I brought the drive home and tried to boot up from it on my computer at home. I experienced the same blinking cursor problem everyone else has reported here. Yet, the 40GB drive booted fine. Given the input from this forum, I tried taking the 120GB drive into work and installing the OS on that one. Again it booted fine at work, but not when I brought it home. Again, the 40GB still booted fine at home.

I tried different BIOS configuration options and tried booting the drives from the PCI IDE controller card I had installed to replace the bad secondary IDE interface on the Mother Board. None of this seemed to work. I tried using EASEUS to partition the 120GB drive down to 80GB, still it would not boot. So it does not seem to be the size of the drive issue (not to mention the drive is only 120GB to begin with), thought the 40GB drive does work.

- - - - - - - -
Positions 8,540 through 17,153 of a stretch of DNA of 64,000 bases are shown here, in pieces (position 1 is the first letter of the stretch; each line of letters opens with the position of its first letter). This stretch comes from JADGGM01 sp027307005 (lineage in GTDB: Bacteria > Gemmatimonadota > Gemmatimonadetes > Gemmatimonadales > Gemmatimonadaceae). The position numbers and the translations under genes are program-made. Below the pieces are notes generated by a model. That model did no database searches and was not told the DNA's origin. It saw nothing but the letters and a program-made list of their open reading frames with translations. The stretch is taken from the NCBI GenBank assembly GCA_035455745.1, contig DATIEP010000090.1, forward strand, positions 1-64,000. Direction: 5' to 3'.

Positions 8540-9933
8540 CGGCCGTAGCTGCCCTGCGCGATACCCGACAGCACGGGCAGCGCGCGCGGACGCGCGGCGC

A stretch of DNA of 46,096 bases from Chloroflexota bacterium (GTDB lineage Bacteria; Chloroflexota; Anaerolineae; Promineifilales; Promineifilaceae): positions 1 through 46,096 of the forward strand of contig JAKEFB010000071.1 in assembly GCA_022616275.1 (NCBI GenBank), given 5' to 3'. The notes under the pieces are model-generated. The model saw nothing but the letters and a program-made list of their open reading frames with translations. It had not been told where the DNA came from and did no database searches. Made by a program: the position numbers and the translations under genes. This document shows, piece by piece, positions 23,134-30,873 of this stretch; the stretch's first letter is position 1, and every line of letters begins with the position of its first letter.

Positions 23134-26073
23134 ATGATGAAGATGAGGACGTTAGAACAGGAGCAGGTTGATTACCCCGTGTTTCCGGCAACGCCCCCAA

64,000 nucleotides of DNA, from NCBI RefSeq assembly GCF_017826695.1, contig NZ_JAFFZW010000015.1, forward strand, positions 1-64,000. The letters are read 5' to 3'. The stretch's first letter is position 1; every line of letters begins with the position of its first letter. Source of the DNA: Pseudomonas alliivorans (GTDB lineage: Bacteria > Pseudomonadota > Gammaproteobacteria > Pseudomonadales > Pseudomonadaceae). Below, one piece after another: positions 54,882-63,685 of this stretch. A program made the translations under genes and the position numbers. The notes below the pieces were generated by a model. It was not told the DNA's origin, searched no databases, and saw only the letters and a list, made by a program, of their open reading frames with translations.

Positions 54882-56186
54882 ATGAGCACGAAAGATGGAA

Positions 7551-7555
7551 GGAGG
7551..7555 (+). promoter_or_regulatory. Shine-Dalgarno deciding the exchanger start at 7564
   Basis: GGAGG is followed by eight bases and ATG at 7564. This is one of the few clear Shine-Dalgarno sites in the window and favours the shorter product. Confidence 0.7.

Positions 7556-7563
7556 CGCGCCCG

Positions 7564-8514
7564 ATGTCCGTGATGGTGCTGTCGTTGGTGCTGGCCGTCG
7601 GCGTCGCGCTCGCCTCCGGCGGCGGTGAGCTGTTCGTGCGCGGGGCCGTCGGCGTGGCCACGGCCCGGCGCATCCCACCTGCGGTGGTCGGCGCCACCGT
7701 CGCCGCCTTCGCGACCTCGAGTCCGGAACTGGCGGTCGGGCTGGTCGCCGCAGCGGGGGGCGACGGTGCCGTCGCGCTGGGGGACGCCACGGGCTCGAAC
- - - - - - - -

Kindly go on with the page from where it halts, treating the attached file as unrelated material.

Does anyone have any idea why these drives won't boot or how I can resolve this? Thanks in advance.

John
 

meraxx

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Hello,

I had a 120gb HDD and bought a WD Scorpio Blue 320gb.

I used Acronis True Image to copy the whole partition on the new disk, and left the remaining space on the disk unallocated.

I tried in several ways, but always got the blinking prompt on the upper left of the screen or a "read error".

I then downloaded WD "dlginstall_10_0.exe from:

ftp://ftp.cs.umd.edu/pub/faculty/keleher/dlginstall_10_0.exe

created a bootable floppy disk, restarted PC with the floppy and, among the several options given by the software, installed EZbios.

Removed floppy, restarted computer and, MAGIC, everything worked: the OS loaded, etc.

I then created two more partitions on the new HDD, in order to keep their size under the 127gb limit, left only OS, "My Documents" and "Program files" on the C:/ and trasnferred the rest on the other partitions.

Knockin' on wood everything seems just perfect, at the moment.

Hope it might be of some help.

Regards

meraxx
 

IceHappy